devstat(9) devstat_end_transaction_bio

Other Alias

devstat_add_entry, devstat_end_transaction


In sys/devicestat.h Ft void Fo devstat_add_entry Fa struct devstat *ds Fa const char *dev_name Fa int unit_number Fa uint32_t block_size Fa devstat_support_flags flags Fa devstat_type_flags device_type Fa devstat_priority priority Fc Ft void Fn devstat_remove_entry struct devstat *ds Ft void Fn devstat_start_transaction struct devstat *ds Ft void Fo devstat_end_transaction Fa struct devstat *ds Fa uint32_t bytes Fa devstat_tag_type tag_type Fa devstat_trans_flags flags Fc Ft void Fo devstat_end_transaction_bio Fa struct devstat *ds Fa struct bio *bp Fc


The devstat subsystem is an interface for recording device statistics, as its name implies. The idea is to keep reasonably detailed statistics while utilizing a minimum amount of CPU time to record them. Thus, no statistical calculations are actually performed in the kernel portion of the code. Instead, that is left for user programs to handle.

Fn devstat_add_entry registers a device with the subsystem. The caller is expected to have already allocated and zeroed the devstat structure before calling this function. Fn devstat_add_entry takes several arguments:

The devstat structure, allocated and zeroed by the client.
The device name, e.g. da, cd, sa.
Device unit number.
Block size of the device, if supported. If the device does not support a block size, or if the blocksize is unknown at the time the device is added to the list, it should be set to 0.
Flags indicating operations supported or not supported by the device. See below for details.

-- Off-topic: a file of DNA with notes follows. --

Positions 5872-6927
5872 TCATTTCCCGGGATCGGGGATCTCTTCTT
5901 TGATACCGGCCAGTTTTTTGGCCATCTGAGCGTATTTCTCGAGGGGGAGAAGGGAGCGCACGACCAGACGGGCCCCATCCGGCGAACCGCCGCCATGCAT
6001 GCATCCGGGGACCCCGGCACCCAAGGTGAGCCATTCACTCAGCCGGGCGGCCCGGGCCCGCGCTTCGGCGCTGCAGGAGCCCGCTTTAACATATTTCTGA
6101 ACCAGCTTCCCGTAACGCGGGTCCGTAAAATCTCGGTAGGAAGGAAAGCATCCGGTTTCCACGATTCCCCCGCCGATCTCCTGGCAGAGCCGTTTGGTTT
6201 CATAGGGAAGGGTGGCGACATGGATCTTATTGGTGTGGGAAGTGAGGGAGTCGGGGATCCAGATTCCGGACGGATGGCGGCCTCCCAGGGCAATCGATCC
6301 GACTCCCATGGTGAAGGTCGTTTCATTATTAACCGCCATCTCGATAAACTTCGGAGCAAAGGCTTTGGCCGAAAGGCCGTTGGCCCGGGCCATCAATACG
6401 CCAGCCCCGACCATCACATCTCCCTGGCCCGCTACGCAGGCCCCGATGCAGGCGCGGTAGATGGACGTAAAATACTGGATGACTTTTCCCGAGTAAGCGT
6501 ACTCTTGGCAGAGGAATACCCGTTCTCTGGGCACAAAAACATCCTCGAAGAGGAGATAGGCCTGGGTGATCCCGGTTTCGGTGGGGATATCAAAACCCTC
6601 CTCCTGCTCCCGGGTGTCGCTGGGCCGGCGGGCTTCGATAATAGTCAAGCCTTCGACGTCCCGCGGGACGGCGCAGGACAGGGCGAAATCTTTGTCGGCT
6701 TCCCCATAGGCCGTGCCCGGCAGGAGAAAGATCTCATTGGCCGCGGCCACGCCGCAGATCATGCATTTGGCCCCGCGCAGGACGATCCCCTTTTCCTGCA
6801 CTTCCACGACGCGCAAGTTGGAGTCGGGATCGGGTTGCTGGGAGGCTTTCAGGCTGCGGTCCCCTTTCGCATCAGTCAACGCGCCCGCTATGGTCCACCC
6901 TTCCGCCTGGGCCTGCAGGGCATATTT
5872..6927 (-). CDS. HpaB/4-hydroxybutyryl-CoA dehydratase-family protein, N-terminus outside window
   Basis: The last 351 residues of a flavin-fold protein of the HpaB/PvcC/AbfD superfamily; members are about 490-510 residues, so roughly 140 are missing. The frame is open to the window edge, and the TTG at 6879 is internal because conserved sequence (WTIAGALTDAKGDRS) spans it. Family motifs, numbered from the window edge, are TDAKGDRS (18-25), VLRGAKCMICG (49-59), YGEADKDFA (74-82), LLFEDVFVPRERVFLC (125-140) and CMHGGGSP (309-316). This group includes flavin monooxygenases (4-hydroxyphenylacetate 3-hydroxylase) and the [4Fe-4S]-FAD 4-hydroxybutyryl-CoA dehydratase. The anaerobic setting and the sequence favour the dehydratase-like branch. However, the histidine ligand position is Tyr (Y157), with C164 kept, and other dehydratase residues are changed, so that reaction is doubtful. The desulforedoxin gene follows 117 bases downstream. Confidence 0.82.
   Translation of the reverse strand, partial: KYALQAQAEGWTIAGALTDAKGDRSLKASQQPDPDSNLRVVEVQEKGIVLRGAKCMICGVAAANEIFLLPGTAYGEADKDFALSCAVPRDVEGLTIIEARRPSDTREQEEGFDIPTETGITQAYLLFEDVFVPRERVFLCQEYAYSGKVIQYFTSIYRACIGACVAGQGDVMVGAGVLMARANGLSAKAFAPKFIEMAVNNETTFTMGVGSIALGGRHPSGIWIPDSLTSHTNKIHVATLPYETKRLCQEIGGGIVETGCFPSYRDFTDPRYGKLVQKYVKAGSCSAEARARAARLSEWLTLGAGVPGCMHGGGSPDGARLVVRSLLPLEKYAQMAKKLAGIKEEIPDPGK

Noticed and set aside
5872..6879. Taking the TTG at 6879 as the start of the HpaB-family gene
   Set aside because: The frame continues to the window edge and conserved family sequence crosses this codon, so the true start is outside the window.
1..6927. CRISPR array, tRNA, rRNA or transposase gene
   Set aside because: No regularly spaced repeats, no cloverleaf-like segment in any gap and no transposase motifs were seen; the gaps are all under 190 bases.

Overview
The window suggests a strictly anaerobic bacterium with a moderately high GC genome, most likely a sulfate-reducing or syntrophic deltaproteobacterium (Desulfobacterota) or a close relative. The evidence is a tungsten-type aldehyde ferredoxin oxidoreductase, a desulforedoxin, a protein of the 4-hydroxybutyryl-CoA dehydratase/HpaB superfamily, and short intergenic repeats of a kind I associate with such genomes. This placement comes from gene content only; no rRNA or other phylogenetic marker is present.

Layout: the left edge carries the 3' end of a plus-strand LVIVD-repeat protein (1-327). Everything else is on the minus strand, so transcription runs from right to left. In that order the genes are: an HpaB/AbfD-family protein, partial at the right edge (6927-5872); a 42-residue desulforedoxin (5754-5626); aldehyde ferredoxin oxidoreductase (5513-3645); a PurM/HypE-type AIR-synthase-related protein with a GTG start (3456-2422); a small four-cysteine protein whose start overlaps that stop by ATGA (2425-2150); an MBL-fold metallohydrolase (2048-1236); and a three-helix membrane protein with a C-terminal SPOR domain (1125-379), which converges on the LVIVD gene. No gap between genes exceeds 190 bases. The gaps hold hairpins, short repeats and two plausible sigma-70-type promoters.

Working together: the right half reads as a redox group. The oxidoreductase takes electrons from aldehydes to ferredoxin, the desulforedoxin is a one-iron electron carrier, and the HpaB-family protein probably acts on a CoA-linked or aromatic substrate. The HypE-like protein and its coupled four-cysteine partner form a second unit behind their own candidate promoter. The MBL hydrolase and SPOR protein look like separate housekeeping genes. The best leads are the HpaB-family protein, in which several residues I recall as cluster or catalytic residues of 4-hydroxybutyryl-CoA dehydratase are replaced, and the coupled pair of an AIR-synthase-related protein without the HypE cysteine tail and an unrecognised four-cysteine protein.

The device type. This is broken into three sections: base device type (e.g. direct access, CDROM, sequential access), interface type (IDE, SCSI or other) and a pass-through flag to indicate pas-through devices. See below for a complete list of types.
The device priority. The priority is used to determine how devices are sorted within devstat 's list of devices. Devices are sorted first by priority (highest to lowest), and then by attach order. See below for a complete list of available priorities.

Fn devstat_remove_entry removes a device from the subsystem. It takes the devstat structure for the device in question as an argument. The generation number is incremented and the number of devices is decremented.

Fn devstat_start_transaction registers the start of a transaction with the subsystem. The busy count is incremented with each transaction start. When a device goes from idle to busy, the system uptime is recorded in the start_time field of the devstat structure.

Fn devstat_end_transaction registers the end of a transaction with the subsystem. It takes four arguments:

The devstat structure for the device in question.
The number of bytes transferred in this transaction.
Transaction tag type. See below for tag types.
Transaction flags indicating whether the transaction was a read, write, or whether no data was transferred.

Fn devstat_end_transaction_bio is a wrapper for Fn devstat_end_transaction which pulls all the information from a struct bio which is ready for biodone().

The devstat structure is composed of the following fields:

Each devstat structure is placed in a linked list when it is registered. The dev_links field contains a pointer to the next entry in the list of devstat structures.
The device number is a unique identifier for each device. The device number is incremented for each new device that is registered. The device number is currently only a 32-bit integer, but it could be enlarged if someone has a system with more than four billion device arrival events.